The Vice-Chancellor of Central University, Professor Bill Buenar Puplampu, is proposing a system where aspiring lawyers will undergo training, examination and licensing as a means of ensuring not only access but quality.
His comment comes at a time when the nation is hosting an international conference on the future of legal education in Ghana.
President Akufo-Addo, at the opening of the conference, noted that he had “asked the Attorney General to fast-track the balance of consultations on the Legal Profession Bill, and lay it before Cabinet and, ultimately, parliament, as soon as possible for enactment”.
The Bill is expected to address comprehensively, the issues of legal education in Ghana, to dispel the notion that the legal profession is a guild, a small club of mostly men, which is difficult to penetrate.
However, addressing the 20th Congregation of Central University, Professor Puplampu said in order to expand access to raise competent lawyers, it would be essential to resort to a training, examination and licensure regime.
He said: “Legal education is a big trending issue these days…let me add my voice. Beyond the hot issues of access and pass rates to the Ghana Law School, there are larger debates around content, quality of lawyerly services and attention to the underserved regions of our country.”
“Let us de-weaponise the issue and move toward a training, examination, licensure structure that allows the aspiring people, young or old, to acquire the needed skills to become competent barristers and solicitors”.
“Let us remove the narrative that appears to suggest that it is an affront to the learned profession to have many people enter it”.
“We need more, not fewer lawyers. However, we need fewer incompetent lawyers and more able lawyers”, he added.
Prof Puplampu also urged the government to consider a competitive grant process for private universities running courses in environmental sciences to support interventions in the area of plastic waste pollution and environmental hazards.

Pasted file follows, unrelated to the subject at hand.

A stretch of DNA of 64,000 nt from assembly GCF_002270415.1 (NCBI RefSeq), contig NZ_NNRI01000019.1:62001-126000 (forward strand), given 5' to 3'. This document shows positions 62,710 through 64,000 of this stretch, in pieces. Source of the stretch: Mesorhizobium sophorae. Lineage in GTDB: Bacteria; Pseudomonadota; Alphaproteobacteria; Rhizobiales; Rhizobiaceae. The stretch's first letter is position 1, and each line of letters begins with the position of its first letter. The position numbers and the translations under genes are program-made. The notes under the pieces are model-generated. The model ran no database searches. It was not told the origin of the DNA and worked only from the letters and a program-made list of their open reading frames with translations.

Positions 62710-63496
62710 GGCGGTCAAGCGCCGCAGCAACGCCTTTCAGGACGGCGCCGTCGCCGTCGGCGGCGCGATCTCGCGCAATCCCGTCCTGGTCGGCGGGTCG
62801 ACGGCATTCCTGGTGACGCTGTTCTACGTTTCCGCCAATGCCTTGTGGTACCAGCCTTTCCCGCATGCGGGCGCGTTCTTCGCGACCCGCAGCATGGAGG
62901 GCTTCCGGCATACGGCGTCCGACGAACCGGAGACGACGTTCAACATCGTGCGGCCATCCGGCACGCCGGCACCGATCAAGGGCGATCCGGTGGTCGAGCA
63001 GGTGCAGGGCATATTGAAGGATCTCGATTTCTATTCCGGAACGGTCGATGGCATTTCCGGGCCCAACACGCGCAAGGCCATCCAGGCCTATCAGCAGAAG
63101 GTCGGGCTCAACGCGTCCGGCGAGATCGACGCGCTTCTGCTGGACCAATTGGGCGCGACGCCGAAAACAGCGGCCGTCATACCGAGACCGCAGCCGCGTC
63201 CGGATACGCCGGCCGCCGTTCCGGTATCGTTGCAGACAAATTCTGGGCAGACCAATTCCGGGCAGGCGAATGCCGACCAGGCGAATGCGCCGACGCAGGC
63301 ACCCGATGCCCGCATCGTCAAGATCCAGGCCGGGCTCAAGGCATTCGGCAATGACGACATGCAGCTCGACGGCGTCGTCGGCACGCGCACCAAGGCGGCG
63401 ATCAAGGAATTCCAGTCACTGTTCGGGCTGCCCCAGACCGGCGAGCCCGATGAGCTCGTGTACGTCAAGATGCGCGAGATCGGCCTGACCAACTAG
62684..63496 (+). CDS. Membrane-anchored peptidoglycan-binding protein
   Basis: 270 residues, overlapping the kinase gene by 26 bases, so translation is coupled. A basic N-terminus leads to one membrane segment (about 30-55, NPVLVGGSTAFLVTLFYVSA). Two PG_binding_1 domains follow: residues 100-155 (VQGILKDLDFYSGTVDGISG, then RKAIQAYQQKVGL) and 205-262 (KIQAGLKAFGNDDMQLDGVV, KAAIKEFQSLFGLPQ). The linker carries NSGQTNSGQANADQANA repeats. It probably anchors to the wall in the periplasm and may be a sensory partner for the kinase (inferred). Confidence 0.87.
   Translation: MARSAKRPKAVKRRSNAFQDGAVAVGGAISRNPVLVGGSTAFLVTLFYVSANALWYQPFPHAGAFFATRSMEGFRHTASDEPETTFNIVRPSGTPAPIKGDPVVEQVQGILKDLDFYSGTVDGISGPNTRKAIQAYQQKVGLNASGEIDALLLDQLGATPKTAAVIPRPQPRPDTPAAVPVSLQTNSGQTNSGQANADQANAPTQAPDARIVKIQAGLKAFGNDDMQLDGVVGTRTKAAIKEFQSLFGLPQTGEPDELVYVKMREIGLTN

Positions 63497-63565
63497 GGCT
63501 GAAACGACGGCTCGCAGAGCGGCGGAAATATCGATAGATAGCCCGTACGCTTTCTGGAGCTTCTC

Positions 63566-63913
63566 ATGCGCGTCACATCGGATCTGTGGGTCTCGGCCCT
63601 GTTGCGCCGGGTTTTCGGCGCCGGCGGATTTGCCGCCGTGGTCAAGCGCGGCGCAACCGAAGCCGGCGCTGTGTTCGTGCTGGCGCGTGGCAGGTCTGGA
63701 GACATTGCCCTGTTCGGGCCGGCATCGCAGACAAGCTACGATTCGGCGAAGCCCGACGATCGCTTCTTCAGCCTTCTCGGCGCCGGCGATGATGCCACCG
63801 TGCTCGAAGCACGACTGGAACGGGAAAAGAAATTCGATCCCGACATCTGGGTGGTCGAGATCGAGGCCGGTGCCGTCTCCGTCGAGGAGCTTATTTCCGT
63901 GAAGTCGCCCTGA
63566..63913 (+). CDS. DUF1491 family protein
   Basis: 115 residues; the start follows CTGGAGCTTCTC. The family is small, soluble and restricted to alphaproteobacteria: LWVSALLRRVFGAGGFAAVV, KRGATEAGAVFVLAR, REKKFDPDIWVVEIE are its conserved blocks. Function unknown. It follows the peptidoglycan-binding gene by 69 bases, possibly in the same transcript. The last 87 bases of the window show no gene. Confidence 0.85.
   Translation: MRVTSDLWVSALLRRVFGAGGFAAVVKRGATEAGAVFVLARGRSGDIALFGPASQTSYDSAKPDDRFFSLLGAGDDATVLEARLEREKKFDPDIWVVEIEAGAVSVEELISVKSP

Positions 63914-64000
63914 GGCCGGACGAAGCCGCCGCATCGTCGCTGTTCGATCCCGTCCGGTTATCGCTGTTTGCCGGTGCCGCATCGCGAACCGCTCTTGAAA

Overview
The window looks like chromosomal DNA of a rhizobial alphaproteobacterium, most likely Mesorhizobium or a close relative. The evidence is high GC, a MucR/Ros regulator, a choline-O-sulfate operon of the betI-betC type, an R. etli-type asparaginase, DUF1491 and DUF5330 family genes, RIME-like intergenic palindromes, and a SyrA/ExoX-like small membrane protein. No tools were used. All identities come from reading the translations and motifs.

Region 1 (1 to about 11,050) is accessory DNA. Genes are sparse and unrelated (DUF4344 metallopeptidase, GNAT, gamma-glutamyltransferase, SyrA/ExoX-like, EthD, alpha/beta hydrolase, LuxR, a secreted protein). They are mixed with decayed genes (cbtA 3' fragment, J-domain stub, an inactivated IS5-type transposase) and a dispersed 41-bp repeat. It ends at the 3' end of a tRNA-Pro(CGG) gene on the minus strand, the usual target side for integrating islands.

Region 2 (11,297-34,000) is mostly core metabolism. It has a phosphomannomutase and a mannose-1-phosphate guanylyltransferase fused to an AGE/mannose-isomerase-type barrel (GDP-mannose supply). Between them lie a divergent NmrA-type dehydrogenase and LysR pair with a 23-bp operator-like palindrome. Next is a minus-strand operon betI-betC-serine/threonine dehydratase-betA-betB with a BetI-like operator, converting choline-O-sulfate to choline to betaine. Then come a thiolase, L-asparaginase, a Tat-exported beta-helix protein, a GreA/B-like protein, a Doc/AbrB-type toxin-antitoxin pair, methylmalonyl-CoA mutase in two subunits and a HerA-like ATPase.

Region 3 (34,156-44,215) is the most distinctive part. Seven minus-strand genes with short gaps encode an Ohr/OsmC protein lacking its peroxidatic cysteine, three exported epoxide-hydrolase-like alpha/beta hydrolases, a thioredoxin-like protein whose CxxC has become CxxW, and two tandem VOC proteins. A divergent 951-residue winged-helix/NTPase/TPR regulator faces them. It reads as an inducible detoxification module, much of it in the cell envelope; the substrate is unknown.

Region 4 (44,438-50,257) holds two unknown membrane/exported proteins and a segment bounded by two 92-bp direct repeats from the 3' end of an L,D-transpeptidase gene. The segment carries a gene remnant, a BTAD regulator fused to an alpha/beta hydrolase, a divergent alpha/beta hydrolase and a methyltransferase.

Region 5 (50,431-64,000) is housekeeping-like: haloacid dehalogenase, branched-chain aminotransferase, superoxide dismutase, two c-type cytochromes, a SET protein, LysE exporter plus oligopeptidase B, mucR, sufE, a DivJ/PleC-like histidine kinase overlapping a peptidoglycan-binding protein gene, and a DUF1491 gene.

He said: “COP 26 has just taken place in Glasgow. Climate Change and global warming are real threats to humanity. For us in Ghana, our proximate challenges really are dealing with plastic waste, safe trash disposal, pollution of water bodies and deforestation. I would like to urge the government to consider a competitive grant process targeted at private universities which run programs in the sciences and in environmental areas, where we bid for grants to support our programs in this area and to support interventions in our communities where we operate.”
Central University, he disclosed, has received accreditation to run an 18-month MBA for a number of programmes instead of the current 24-month duration.
According to him, these are designed to tackle the human resource needs of the country.
Prof Puplampu urged the graduating class at the 20th Congregation comprising the Central Business School, the Law Faculty and the Arts and Social Sciences, to let patience, ethical and God-fearing commitment guide their professions as true ambassadors of the university.
For his part, the Chancellor of Central University, Rev. Dr Mensa Otabil, urged the graduating class to use their degrees to impact their communities, the country and the world positively.
Out of a total of 146 graduates from the Central Business School, nine bagged First Class, 61 2nd Class Upper, 44 2nd Class Lower, 26 3rd Class and 6 walked with passes.
From the faculty of Law, four graduates secured 1st Class, 115 2nd Class Upper, 118 2nd Class Lower, 32 Third Class and nine passes.
The Faculty of Arts and Social Sciences also graduated 22 1st Class Students, 52 2nd Class Upper, 40 2nd Class Lower, 16 Third Class with two passes.